The simplest measure of interest-rate sensitivity for an MBS is its effective duration. The modified duration of a bond assumes that cash flows do not change in response to movements in the term structure, which is not the case for an MBS. For instance, when rates fall, the rate of prepayments will probably rise and the duration of the MBS will also fall, which is entirely the opposite behavior to a vanilla bond. For this reason, effective duration is a better single-figure measure of interest-rate sensitivity, where
Here, is the price of the MBS at yield , calculated using an appropriate prepayment model.
While compact, effective duration only measures the effect of a parallel shift in the yield curve across all maturities. It does not take into effect other risk factors, such as non-parallel yield curve shifts, convexity, option-adjusted spreads, and others. However, effective duration may suffice for many managers as a basic risk measure.
Virtually no research has been published on the attribution of other sources of risk for MBS.
Key rate durations
For managers who need to account for changes in the shape of the yield curve in detail, a single risk measure for interest-rate sensitivity is insufficient and a more detailed way of measuring changes across the entire term structure is required.
One of the most popular techniques to accomplish this is the use of key-rate durations (KRDs), introduced by Thomas Ho (1992). Ho defines a number of maturities on the yield curve as being the key rate durations, with typical values of 3 months, 1, 2, 3, 5, 7, 10, 15, 20, 25 and 30 years. At each point, we define a duration that measures interest-rate sensitivity to a movement at that point only, with the effect of the duration at other maturities decreasing linearly to the neighboring points.
In other words, a key rate duration measures the effect of a change in the yield curve that is localized at a particular maturity, and restricted to the immediate vicinity of that maturity, usually by having the change drop linearly to zero at neighboring points.
Of course, the yield curve is most unlikely to behave in this way. The idea is that the actual change in the yield curve can be modeled in terms of a sum of such saw-tooth functions. At each key-rate duration, we know the change in the curve’s yield, and can combine this change with the KRD to calculate the overall change in value of the portfolio. In other words,
where the sum is across all key rate maturities.
The sum of an instrument’s key rate durations is approximately equal to its modified duration. The sum may not be exact because modified duration assumes a flat yield curve, which is seldom the case.
This approach can easily be combined with the earlier decomposition into shift, twist and curvature components to give price changes due to these yield curve movement types. For instance, suppose we know the amount by which the yield curve has steepened at each key rate maturity. Then the return of the MBS due to a steepening Treasury curve is given by
Other risk factors
MBS have many more risk factors than are used for vanilla bonds, and an attribution scheme needs to model them all. They include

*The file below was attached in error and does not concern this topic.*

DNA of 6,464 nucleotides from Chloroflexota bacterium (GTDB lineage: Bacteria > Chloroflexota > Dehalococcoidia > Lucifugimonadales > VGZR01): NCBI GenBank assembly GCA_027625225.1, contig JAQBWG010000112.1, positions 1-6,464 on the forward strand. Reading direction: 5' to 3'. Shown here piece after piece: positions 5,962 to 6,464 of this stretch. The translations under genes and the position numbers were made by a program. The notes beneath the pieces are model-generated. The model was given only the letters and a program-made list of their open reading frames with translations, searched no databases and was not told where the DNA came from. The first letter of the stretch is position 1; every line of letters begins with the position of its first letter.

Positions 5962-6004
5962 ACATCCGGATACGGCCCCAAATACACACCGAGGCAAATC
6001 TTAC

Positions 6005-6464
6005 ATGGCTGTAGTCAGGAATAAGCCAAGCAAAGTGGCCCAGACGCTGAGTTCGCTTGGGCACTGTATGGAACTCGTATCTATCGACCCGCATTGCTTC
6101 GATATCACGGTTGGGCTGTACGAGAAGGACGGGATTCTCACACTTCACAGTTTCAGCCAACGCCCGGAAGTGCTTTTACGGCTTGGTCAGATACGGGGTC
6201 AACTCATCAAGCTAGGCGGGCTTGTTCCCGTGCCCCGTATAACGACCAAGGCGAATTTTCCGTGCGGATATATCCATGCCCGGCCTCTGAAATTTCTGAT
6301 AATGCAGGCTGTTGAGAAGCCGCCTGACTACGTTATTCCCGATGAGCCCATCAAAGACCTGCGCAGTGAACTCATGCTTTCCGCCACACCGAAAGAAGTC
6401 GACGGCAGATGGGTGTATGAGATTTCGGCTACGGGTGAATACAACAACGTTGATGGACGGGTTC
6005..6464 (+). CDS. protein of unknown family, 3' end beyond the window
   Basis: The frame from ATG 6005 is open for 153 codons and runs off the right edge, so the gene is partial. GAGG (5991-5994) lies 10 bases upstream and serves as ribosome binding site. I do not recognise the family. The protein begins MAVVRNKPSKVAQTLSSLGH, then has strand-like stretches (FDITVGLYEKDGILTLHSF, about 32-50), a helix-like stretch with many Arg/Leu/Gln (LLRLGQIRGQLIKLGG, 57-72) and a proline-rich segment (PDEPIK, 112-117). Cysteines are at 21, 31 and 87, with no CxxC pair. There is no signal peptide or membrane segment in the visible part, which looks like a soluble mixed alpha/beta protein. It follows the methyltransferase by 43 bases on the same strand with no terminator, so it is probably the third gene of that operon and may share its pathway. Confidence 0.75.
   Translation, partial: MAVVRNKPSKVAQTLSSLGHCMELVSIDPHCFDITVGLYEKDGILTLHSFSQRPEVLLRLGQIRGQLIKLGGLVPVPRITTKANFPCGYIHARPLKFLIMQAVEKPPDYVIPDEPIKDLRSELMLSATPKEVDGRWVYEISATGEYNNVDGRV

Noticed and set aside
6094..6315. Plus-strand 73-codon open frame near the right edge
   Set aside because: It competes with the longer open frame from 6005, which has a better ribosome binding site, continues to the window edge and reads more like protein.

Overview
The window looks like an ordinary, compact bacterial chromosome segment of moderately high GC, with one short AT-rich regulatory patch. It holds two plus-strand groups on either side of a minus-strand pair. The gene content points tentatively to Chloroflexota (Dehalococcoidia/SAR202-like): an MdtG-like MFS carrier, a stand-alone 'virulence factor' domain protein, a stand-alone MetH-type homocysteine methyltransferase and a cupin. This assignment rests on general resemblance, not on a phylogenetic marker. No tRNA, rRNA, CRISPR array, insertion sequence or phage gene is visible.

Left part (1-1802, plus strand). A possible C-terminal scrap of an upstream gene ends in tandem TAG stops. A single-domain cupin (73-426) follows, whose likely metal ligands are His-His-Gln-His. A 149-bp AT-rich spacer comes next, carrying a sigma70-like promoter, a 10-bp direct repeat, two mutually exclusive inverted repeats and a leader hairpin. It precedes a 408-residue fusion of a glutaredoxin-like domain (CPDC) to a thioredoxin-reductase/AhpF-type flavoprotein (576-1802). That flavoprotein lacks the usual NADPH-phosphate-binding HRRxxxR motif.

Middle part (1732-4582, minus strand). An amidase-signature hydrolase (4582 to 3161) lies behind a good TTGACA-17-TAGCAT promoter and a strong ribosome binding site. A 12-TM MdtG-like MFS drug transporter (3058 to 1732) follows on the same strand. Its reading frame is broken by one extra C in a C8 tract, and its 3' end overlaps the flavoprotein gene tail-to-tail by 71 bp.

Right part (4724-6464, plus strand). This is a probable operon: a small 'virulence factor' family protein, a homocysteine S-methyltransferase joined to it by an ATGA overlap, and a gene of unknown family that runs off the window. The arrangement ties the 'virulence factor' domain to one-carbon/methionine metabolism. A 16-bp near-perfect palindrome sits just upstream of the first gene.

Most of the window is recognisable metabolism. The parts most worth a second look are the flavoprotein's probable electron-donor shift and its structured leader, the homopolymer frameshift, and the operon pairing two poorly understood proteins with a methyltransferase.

- option-adjusted spread, or the extra yield demanded by the security holder to compensate for the mortgage repayment option;
- current-coupon spread
- cost of carry
While all these factors can be important in accounting for changes in MBS returns, in practice a particular user may only select a subset. The reason is that a perturbational analysis requires the provision of risk sensitivity numbers for each factor, and in some cases these may simply not be available. The return made by such uncomputed risks may be grouped into an ‘Other’ category in the attribution report.
The importance of benchmarks in remains widely underestimated.
To perform attribution on a portfolio, one must also run attribution on its associated benchmark, and this frequently presents substantial difficulties. To provide attribution information at the same level of detail for a benchmark, one needs extensive, detailed weights and returns, and these are often hard to find. For instance, many widely used benchmarks contain thousands of bonds. Deriving the security-level returns of an industry benchmark so that the overall returns match the published figures remains a major challenge for most practitioners.
While benchmarks may have much greater uniformity of instrument type than managed portfolios, the sheer number of securities – and the data maintenance issues required to reprice each one, and to ensure that the correct coupon amount and timing is used when a coupon is paid – means that detailed benchmark modeling remains extremely difficult. There are also issues involving transparency of benchmark calculations, with many of the underlying actions remaining obscure.
Even pricing data can be difficult to come by in some cases. For some Asian benchmarks, illiquid markets can mean that accurate yield data is not published at all, which can make calculation of risks very difficult.
The sheer variety of the fixed-income markets, and the pace of innovation in this area, means that provision of an attribution capability from scratch will continue to present significant challenges. In no particular order, issues to be faced include
- many more risk factors than in the equity world
- much more complex instrument types
- new types of instrument continually appear
- no standard approach to attribution – sector, yield-curve based, factor based
While there remain numerous challenges to solve, the state of fixed income attribution is much less murky than was the case even five years ago. The reasons include
- better third-party software systems
- more demanding users
- easier access to data
- cheaper and more powerful computing systems
- better understanding of how to perform attribution
- Bacon, C. (2004). Practical portfolio performance measurement and attribution, Wileys
- Bolder, D. and Stréliski, D. (1999). Yield Curve Modelling at the Bank of Canada. Bank of Canada, Technical Report No. 84
- Colin, A.M. (2005). Fixed income attribution, Wileys
- Diebold, F.X. and Li, C. (2006). Forecasting the term structure of government bond yields. Journal of Econometrics, 130, pp. 337–364
- Dynkin, L., Hyman, J., Vankudre, P., (1998). Attribution of portfolio performance relative to an index, Lehman Brothers Fixed Income Research, March
- Ho, T. (1992). Key rate durations: measures of interest rate risk, Journal of Fixed Income, 2, pp. 29–44
- Nelson, C.R., Siegel, A.F. (1987). Parsimonious modeling of yield curves, Journal of Business, 60(4), pp. 473–489
- Phoa, W. (1998). Advanced fixed income Analytics, Frank Fabozzi Associates
- Svensson, L. (1994). Estimating and Interpreting Foreward Interest Rates: Sweden 1992–1994, Papers 579 – Institute for International Economic Studies.